Configuration Script

SCOM 2012 – Comparing Deployed Agents vs. Active Directory Computer Objects (PowerShell)

It has been a moment since my last post, but I assume you know how everything goes crazy before Christmas. This time I would like to share a script which is very useful while implementing SCOM.

When you deploy agents you will be guided by the SCOM wizard and  at the server selection appear only those servers which don’t have an agent installed. Well, that’s pretty cool. But, HOW are you able to check quickly, which servers don’t have a SCOM agent installed after your initial deployment. If your company does not have a well implemented server deployment process or a server image integrated agent then you have a problem. Well, sure you could run a the wizard from time to time or write a script which automatically deploys the agent. BUT I like to have a tool in my tool box which just makes a brief check if there is anything at all to deploy. And this is the time for PowerShell which is a live and time saver in this very moment.

Let’s see what it is all about…

If you think about the logic for writing such a script it is pretty simple. First get a list with all agents deployed in SCOM. Then get a list with all Active Directory computer objects which meets your criteria. For example if you query Active Directory computer objects by running Get-ADComputer you will receive any computer object back, including clients, domain joined NetApp filers and also possible Active Directory integrated firewall objects. Well that’s not the way our list should look like and therefore we need to filter the Active Directory objects.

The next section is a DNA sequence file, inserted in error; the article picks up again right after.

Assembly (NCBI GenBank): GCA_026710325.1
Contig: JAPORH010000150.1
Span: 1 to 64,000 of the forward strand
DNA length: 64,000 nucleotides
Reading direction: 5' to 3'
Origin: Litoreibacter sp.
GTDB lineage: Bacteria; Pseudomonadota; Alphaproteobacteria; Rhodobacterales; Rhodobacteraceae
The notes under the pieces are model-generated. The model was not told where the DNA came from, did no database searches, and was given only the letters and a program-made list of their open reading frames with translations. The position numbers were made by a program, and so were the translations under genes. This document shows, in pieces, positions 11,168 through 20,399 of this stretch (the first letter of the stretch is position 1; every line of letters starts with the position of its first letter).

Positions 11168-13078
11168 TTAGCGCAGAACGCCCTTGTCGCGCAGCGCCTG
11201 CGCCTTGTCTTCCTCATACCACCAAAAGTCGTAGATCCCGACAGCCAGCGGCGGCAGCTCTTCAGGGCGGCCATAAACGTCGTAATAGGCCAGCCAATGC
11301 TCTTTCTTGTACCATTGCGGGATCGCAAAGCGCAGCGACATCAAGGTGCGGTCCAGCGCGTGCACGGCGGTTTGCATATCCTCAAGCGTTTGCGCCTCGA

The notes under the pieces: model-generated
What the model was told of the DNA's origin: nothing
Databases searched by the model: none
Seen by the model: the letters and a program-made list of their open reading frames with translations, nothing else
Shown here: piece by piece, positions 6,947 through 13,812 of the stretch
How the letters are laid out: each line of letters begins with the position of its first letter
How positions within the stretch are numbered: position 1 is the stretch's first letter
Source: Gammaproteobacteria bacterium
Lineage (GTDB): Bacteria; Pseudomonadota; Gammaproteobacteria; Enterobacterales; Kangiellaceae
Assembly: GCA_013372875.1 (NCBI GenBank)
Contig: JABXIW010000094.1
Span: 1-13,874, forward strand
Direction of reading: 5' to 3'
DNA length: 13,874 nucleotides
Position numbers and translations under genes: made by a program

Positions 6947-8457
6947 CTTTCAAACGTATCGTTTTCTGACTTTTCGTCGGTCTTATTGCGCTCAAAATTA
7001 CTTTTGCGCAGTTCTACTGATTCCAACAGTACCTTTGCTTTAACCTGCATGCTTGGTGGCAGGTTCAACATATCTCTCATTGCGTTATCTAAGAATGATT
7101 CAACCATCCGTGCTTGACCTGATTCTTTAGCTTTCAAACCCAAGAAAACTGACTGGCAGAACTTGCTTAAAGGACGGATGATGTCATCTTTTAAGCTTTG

Here the final script…


Just run the script and provide the SCOM server name and path/filename…


output out.txt


How does it work? First import both modules for OperationsManager and ActiveDirectory. For OperationsManager modules you need the SCOM console or just deploy the modules without SCOM console installation and for ActiveDirectory modules you need to install the modules using ServerManager.

Import-Module OperationsManager

Import-Module ActiveDirectory

Next we are going to create the connection to the SCOM management server…

New-SCOMManagementGroupConnection -ComputerName $scomservername

Then we query Active Directory for the computer objects and filter the objects only for Windows Servers containing the DNS names

$adcomputer = Get-ADComputer -filter  {(OperatingSystem -like “Windows Server*”)} | %{$_.DnsHostName}

The second list contains all server names of the SCOM agents deployed…

$scom = Get-SCOMAgent | %{$_.Name}

Finally we pipe through the Active Directory computer list and return all computer objects which are not in SCOM as agent deployed and write the result into a text file out.txt

$adcomputer | Where-Object {$scom -notcontains $_} | Out-File $filepath

Cool! Just a few lines of code and you have a list with agent-missing servers.

The coolness doesn’t stop here, just a small brain twister sample. For the last line you could just switch the list comparison. For example like this…

$scom | Where-Object {$adcomputer -notcontains $_} | Out-File $filepath

This example would compare the installed SCOM agent list against Active Directory. Huh? Because you filter the Active Directory list for “Windows Server*”. There could be the case that you also have SCOM agents deployed on Windows Storage servers or maybe you have still an agent in SCOM which is decommissioned (appears as a grey circle with check mark in SCOM) but the computer object is deleted in Active Directory. In these cases you will receive those computers listed.

I think it makes perfectly sense to check in both ways just to have some sort of control of your SCOM / Active Directory inventory.

Quick tip: With some minor adjustments Orchestrator could be used to schedule this as Runbook and send you a report on a daily basis if necessary :).

For your convenience I uploaded the few script lines to SkyDrive.

Happy PowerScom(ming)…

3 Replies to “SCOM 2012 – Comparing Deployed Agents vs. Active Directory Computer Objects (PowerShell)

  1. This worked great. Will come very handy to me since we are doing install on test servers and production separately and in batches. This way i can run the PS script anytime and see what is pending. Thank you for the script.

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